JOURNALIST: Will it be an open process though? Will the ASC have a chance to bid to build these submarines based on a set criteria that the Government releases?
MATHIAS CORMANN: Australian companies will have the opportunity to participate. We have been very clear in relation to this. Again, this is a defence procurement process. This involves some sensitive, national security related issues of great importance and the process that is followed by this Government is entirely consistent with the process followed by the previous government and governments before that. When it comes to defence procurement you don’t run open tender processes in the same way as if you are just buying some paper.
JOURNALIST: Are you aware of whether Malcolm Turnbull was sounded out for the role of Treasurer back in December?
MATHIAS CORMANN: Malcolm Turnbull is an outstanding Minister in the Abbott Government. He has done a tremendous job over the last 17 months as the Communications Minister. I am confident that he will continue to do a tremendous job into the future. All of us in the Cabinet, me included, we all serve at the discretion of the Prime Minister and that is entirely a matter for the Prime Minister.
JOURNALIST: Do you agree with Joe Hockey’s comments that the Budget was too ambitious?
MATHIAS CORMANN: We have all been saying that in recent days. On coming into Government we inherited a very challenging situation. A weakening economy, rising unemployment, a Budget in very bad shape and rapidly deteriorating, with the previous government having locked Australia into unaffordable and unsustainable spending growth into the future, including and in particular, the period beyond the published budget forward estimates at the time of the last election. Yes we were very ambitious. We were very bold in last year’s Budget. With the benefit of hindsight it appears that we may have bitten off more than we can chew. That is certainly a lesson that we have learnt from last year and that will guide our thinking and our attitude and our approach to the Budget this year.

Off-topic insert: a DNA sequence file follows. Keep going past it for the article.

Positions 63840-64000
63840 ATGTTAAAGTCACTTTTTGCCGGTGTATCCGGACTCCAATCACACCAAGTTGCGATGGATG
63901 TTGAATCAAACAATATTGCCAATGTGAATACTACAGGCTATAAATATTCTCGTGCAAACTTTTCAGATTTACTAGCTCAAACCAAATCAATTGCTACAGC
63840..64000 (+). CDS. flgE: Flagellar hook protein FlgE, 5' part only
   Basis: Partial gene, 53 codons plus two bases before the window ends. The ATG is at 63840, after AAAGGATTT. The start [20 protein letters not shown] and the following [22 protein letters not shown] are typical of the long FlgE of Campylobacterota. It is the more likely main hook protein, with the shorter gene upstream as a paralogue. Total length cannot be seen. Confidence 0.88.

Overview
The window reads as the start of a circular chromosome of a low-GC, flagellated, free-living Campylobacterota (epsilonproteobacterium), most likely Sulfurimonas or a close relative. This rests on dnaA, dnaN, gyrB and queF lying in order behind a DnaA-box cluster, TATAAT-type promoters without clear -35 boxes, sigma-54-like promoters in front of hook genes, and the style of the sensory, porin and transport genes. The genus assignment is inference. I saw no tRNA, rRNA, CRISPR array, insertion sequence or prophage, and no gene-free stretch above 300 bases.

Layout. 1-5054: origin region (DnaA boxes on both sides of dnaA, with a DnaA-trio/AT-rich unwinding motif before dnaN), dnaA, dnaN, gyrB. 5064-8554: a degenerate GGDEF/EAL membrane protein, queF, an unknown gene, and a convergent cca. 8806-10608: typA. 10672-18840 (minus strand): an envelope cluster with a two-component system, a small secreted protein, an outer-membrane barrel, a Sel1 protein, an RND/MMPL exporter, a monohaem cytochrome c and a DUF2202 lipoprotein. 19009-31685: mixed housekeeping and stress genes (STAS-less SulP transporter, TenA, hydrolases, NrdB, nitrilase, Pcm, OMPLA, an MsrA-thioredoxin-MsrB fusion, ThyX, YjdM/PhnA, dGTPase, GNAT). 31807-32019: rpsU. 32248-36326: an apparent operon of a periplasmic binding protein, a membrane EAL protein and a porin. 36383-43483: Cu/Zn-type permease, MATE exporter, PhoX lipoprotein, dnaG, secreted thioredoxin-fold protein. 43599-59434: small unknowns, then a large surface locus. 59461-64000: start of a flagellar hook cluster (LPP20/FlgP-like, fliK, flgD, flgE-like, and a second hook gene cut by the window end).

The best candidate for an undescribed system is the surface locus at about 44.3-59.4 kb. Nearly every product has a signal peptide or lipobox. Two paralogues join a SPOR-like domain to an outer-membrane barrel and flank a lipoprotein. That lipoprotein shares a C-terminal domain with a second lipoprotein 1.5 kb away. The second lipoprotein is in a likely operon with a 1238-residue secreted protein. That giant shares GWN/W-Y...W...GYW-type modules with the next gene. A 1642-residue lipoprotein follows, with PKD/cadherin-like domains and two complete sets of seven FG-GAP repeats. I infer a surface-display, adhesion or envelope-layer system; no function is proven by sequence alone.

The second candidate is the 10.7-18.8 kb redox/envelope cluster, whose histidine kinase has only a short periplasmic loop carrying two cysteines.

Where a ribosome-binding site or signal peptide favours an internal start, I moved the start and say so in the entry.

JOURNALIST: Minister is the Prime Minister who, declares himself Minister for Indigenous Affairs, is he failing?
MATHIAS CORMANN: I think that is an unfair observation. The Prime Minister has a very personal commitment to doing everything he can and everything his Government can and everything we can do as a country to help close the gap. These are obviously very challenging issues. They have been very challenging issues for a very long time. I don’t think that we can blame the last 17 months for not having solved all of the issues that have been issues for Australia for some time. We continue to be committed to do the best we can to close the gap. There is clearly much, much, much more work to be done. We are making some progress, but we have to be honest with ourselves about where we are at and how difficult it is going to be to genuinely close the gap in this policy area.